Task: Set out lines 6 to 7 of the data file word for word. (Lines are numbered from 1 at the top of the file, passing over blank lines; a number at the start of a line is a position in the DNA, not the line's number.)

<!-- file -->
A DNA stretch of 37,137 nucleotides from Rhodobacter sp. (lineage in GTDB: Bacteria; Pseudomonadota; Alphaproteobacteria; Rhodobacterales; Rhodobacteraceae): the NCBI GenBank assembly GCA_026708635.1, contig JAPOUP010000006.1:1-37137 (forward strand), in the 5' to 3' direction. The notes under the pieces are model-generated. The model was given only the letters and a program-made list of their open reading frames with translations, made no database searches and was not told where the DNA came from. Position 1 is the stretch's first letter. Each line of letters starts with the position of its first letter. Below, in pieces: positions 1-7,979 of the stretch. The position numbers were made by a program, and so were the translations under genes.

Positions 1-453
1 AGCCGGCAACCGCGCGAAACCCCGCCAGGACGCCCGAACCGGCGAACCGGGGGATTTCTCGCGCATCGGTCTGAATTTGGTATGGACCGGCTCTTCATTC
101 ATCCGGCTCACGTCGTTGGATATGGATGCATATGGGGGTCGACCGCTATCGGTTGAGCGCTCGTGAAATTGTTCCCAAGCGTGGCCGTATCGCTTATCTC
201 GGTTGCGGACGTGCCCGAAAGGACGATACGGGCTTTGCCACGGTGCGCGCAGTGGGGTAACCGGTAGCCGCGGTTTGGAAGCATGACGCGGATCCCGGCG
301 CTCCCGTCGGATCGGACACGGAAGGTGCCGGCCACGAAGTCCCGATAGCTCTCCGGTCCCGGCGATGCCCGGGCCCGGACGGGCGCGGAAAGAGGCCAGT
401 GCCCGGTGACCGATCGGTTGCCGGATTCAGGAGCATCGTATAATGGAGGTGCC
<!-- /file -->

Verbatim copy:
301 CTCCCGTCGGATCGGACACGGAAGGTGCCGGCCACGAAGTCCCGATAGCTCTCCGGTCCCGGCGATGCCCGGGCCCGGACGGGCGCGGAAAGAGGCCAGT
401 GCCCGGTGACCGATCGGTTGCCGGATTCAGGAGCATCGTATAATGGAGGTGCC